Interactive plots in R using plotly

I found out about plotly a couple of months ago via R-bloggers:

I finally gave it a go when a friend asked me for help making a Gantt chart and I was impressed with plotly's interactivity and ease of use. Since I use scatter plots a lot, this post will be about making interactive scatter plots in R using plotly.

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Animated plots using R

I learned the simple concept of animation back in school, when some of my classmates would draw stick figures on the edge of large textbooks. At first I was wondering why one would defile a textbook in such a way, but then as they flipped through the pages and brought the stick figures to life, I was in awe. Despite this, at that stage of my life, a textbook was sacred to me (they were expensive and scarce), so I would use large Post-it notes to doodle instead. I wasn't very good at drawing (even when it comes to stick figures), so I made a few animations and that was it.

This post is on creating animated plots using R. I wrote it not because I wanted to rekindle my youthful interest in stick figure animation but because I wanted to create an animated plot for an upcoming talk. I found a short post on creating animated plots using R and I follow the same idea of making multiple plots and then combining them into a GIF using ImageMagick.

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ENCODE RNA polymerase II ChIP-seq

Chromatin immunoprecipitation sequencing (ChIP-seq) is a high throughput method for investigating protein-DNA interactions and aims to determine whether specific proteins are interacting with specific genomic loci. The workflow consists of crosslinking DNA and protein together, usually via the use of formaldehyde, which induces protein-DNA and protein-protein crosslinks. Importantly, these crosslinks are reversible by incubation at 70°C. Next the crosslinked DNA-protein complexes are sheared into roughly 500 bp fragments, usually by sonication. At this point we have "sheared DNA" and "sheared DNA crosslinked with proteins". Now comes the immunoprecipitation step, which is a technique that precipitates a protein antigen out of solution using an antibody that recognises that particular antigen. The crosslinking would result in many DNA-protein interactions and we use immunoprecipitation to pull down the protein of interest with the DNA region it was interacting with. After immunoprecipitation, the formaldehyde crosslinks are reversed by heating and the DNA strands are purified and sequenced. There's a nice graphic depicting this workflow at the Wikipedia article for ChIP-seq.

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Using Gviz

Updated: 2013 November 15th

A while ago I asked on Twitter, what are some tools that people use to visualise hundreds of bam files. One of the suggestions was Gviz (thanks Sebastian!) and I had a quick glimpse at the Bioconductor package and the plots looked really great! Here I use Gviz to plot features along a reference sequence and for visualising bam files.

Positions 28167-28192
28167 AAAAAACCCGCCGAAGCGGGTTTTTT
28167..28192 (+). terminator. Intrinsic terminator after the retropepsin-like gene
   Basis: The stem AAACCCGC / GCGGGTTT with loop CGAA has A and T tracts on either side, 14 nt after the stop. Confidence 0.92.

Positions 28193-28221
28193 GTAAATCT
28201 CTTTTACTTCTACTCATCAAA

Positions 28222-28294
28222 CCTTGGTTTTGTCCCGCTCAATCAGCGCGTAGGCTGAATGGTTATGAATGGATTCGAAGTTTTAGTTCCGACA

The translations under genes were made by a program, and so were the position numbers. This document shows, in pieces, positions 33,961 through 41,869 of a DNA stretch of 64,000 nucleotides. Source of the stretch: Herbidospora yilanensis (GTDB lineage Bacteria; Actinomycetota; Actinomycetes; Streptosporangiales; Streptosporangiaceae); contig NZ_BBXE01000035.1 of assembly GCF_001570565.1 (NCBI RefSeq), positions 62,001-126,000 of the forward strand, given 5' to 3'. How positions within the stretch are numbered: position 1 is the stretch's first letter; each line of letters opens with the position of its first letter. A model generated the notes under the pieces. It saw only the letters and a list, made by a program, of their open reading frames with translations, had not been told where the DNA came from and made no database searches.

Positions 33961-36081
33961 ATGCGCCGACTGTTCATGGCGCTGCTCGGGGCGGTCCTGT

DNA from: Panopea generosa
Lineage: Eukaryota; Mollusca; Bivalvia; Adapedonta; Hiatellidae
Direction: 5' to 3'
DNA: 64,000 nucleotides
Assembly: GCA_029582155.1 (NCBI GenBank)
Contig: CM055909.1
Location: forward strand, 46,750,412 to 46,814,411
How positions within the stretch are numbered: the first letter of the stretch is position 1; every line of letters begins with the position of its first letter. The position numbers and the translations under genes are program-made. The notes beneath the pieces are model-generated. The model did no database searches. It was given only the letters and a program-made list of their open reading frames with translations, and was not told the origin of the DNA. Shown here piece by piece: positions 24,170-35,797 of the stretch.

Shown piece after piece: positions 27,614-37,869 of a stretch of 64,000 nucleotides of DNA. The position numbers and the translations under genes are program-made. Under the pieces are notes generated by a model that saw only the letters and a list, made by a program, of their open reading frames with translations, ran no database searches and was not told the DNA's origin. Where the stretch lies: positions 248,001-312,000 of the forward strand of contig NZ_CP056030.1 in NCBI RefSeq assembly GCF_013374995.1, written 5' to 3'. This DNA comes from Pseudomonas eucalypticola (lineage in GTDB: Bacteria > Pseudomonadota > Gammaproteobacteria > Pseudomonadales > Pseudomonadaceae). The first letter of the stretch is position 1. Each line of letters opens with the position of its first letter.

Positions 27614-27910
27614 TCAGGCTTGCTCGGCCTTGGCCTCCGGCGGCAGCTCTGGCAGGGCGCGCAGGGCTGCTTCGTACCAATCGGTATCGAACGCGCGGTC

From the vignette:

The Gviz package aims to provide a structured visualisation framework for plotting any type of data along genomic coordinates. The fundamental concept behind the Gviz package is similar to the approach taken by most genome browsers, in that individual types of genomic features or data are represented by separate tracks.

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Creating a coverage plot in R

Disclaimer (2015 August 5th): as pointed out in this comment thread below, this post created a density plot rather than a coverage plot. I have written a new post that uses BEDTools to calculate the coverage and R to produce an actual coverage plot.

I've recently discovered GitHub Gist, so for this post I'm going to use that to host my code (and all subsequent posts as I see fit). The code was not displaying properly due to some CSS property of the Twenty Ten theme, so I had to update my WordPress theme to Twenty Eleven, which also led me to changing my header image. The photo I used for the header was a shot I took at the summit of Mount Fuji around 06:00 on the 24th August 2013, when the clouds finally cleared a little; I hiked all night to make it to the top to see sunrise but unfortunately the weather was terrible. The photo looks nice, so I thought I'll use it as the header.

Anyway back to the topic; I wanted to create a coverage plot of mapped reads starting from a BAM file. So far I've been using IGV's coverage track to get a visual idea of the coverage. In the past, I've also used bedtools genomecov to generate bedGraph files and the subsequent wig and bigWig files that I would then visualise on the UCSC Genome Browser. How about creating a coverage plot in R (so that I can export it as a postscript file)? Yeah sure, why not. Let's download a BAM file as an example:

#the smallest CAGE BAM file from ENCODE

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